2.50
Hdl Handle:
http://hdl.handle.net/10755/156163
Type:
Presentation
Title:
An Ethnographic Study to Define the "Good" Rural Death - Evidence for Action
Abstract:
An Ethnographic Study to Define the "Good" Rural Death - Evidence for Action
Conference Sponsor:Sigma Theta Tau International
Conference Year:2007
Author:Wilson, Donna M., RN, PhD
P.I. Institution Name:Faculty of Nursing
Title:Full Professor and Caritas Nurse Scientist
[Evidence-based Presentation] Much concern has centered on the "good" death since the hospice/palliative care movement began in the 1970s. This concern is readily apparent in hospice-palliative care definitions that emphasize care that fosters a good death. Much progress has been made in terms of services to promote good urban deaths, but little is known about the perspectives and needs of people living in rural or remote areas. Rural/remote living presents additional challenges for dying persons and for services planning or delivery. Considering that 25-30% of Canadians and citizens in other developed countries live in rural/remote areas, with the health status of rural peoples often poorer than that of urbanites, and with rural populations often older, there is an urgent need to address this deficiency. An ethnographic study was conducted to establish a conceptual understanding of the good death from a rural perspective. Individual and focus group interviews of rural informants in Alberta were undertaken until data saturation. High quality support to address the diverse interests of each dying community member was found to be critically important for enabling a dying process that is in keeping with the ongoing wishes of each individual. The location of end-of-life care was another key finding, with in-community deaths needing to be ensured through a range of home, hospital, and senior-care services. This ethnographic study of a good rural death provides an evidence-based foundation for rural policy, service development, and nursing practice.
Repository Posting Date:
26-Oct-2011
Date of Publication:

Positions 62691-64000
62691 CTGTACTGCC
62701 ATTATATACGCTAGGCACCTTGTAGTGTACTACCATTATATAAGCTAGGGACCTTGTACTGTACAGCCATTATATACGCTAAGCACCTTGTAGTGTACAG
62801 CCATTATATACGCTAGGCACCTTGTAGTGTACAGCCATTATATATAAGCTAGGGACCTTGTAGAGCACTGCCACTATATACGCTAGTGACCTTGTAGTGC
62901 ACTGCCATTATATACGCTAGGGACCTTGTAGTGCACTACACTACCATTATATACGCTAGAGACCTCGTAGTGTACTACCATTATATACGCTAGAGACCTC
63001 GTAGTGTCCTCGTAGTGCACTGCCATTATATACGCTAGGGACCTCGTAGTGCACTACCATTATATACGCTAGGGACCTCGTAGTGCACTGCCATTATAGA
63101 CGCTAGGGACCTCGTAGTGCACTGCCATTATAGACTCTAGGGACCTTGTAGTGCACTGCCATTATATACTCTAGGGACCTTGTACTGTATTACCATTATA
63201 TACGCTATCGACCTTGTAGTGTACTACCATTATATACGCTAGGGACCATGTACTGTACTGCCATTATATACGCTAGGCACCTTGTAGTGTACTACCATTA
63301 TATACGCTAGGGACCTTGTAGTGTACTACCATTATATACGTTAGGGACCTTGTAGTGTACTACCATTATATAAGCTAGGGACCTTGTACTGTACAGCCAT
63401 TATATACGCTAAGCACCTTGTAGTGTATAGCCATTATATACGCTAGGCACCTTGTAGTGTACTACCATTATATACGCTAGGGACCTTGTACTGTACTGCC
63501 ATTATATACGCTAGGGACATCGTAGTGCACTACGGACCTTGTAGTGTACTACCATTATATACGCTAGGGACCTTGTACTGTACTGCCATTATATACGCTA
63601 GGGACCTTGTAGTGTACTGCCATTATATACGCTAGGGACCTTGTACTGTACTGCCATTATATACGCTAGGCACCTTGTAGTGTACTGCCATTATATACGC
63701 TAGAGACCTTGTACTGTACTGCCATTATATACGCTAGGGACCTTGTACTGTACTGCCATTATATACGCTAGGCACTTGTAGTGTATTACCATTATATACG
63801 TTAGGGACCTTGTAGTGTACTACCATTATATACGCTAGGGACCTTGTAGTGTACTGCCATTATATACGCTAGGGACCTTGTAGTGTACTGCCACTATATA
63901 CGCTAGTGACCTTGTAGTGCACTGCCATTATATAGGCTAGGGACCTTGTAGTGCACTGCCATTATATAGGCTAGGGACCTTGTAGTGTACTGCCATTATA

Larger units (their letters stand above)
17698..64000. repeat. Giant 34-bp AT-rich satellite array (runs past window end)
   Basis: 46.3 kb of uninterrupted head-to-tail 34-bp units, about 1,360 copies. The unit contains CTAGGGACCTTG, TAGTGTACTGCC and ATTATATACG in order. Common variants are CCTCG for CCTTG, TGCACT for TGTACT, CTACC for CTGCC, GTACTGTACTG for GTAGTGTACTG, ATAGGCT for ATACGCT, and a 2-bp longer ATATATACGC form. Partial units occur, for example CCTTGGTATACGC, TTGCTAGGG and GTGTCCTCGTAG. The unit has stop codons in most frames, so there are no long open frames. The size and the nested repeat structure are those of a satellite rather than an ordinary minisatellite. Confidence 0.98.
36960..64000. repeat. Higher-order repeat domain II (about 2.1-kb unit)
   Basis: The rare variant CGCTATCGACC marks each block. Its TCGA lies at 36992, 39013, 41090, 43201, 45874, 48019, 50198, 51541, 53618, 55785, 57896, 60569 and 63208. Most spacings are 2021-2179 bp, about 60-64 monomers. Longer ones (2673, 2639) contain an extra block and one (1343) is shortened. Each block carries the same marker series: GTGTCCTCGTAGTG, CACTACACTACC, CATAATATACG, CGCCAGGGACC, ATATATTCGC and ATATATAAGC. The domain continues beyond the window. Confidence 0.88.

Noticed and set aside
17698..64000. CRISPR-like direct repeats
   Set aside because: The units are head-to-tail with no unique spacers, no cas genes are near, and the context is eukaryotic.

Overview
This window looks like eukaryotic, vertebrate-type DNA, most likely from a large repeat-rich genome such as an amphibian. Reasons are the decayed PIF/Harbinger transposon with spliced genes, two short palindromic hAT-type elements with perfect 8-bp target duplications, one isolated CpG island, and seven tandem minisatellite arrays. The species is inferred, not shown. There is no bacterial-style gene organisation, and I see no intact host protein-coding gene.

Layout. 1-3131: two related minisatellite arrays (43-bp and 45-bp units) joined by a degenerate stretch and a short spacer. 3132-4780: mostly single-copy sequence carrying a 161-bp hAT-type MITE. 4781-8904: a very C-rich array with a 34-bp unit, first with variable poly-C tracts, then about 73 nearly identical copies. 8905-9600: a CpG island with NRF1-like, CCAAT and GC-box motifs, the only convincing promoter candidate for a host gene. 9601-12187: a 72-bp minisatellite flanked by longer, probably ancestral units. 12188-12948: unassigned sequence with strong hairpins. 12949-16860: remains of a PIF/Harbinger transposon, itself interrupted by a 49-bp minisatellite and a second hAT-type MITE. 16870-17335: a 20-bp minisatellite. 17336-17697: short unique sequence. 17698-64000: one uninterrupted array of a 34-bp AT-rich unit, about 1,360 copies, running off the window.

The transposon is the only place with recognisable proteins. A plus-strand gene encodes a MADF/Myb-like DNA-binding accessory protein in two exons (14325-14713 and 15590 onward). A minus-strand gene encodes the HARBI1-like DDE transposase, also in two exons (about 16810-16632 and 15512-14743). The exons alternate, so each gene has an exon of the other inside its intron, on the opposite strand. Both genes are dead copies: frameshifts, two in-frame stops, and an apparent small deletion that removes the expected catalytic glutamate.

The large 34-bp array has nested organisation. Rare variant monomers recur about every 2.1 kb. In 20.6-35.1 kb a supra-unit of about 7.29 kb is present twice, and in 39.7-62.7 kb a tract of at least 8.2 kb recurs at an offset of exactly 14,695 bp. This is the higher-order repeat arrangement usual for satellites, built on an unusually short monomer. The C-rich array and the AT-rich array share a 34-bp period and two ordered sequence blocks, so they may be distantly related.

17-Oct-2011
Sponsors:
Sigma Theta Tau International

Full metadata record

DC FieldValue Language
dc.typePresentationen_GB
dc.titleAn Ethnographic Study to Define the "Good" Rural Death - Evidence for Actionen_GB
dc.identifier.urihttp://hdl.handle.net/10755/156163-
dc.description.abstract<table><tr><td colspan="2" class="item-title">An Ethnographic Study to Define the &quot;Good&quot; Rural Death - Evidence for Action</td></tr><tr class="item-sponsor"><td class="label">Conference Sponsor:</td><td class="value">Sigma Theta Tau International</td></tr><tr class="item-year"><td class="label">Conference Year:</td><td class="value">2007</td></tr><tr class="item-author"><td class="label">Author:</td><td class="value">Wilson, Donna M., RN, PhD</td></tr><tr class="item-institute"><td class="label">P.I. Institution Name:</td><td class="value">Faculty of Nursing</td></tr><tr class="item-author-title"><td class="label">Title:</td><td class="value">Full Professor and Caritas Nurse Scientist</td></tr><tr class="item-email"><td class="label">Email:</td><td class="value">donna.wilson@ualberta.ca</td></tr><tr><td colspan="2" class="item-abstract">[Evidence-based Presentation] Much concern has centered on the &quot;good&quot; death since the hospice/palliative care movement began in the 1970s. This concern is readily apparent in hospice-palliative care definitions that emphasize care that fosters a good death. Much progress has been made in terms of services to promote good urban deaths, but little is known about the perspectives and needs of people living in rural or remote areas. Rural/remote living presents additional challenges for dying persons and for services planning or delivery. Considering that 25-30% of Canadians and citizens in other developed countries live in rural/remote areas, with the health status of rural peoples often poorer than that of urbanites, and with rural populations often older, there is an urgent need to address this deficiency. An ethnographic study was conducted to establish a conceptual understanding of the good death from a rural perspective. Individual and focus group interviews of rural informants in Alberta were undertaken until data saturation. High quality support to address the diverse interests of each dying community member was found to be critically important for enabling a dying process that is in keeping with the ongoing wishes of each individual. The location of end-of-life care was another key finding, with in-community deaths needing to be ensured through a range of home, hospital, and senior-care services. This ethnographic study of a good rural death provides an evidence-based foundation for rural policy, service development, and nursing practice.</td></tr></table>en_GB
dc.date.available2011-10-26T14:30:56Z-
dc.date.issued2011-10-17en_GB
dc.date.accessioned2011-10-26T14:30:56Z-
dc.description.sponsorshipSigma Theta Tau Internationalen_GB
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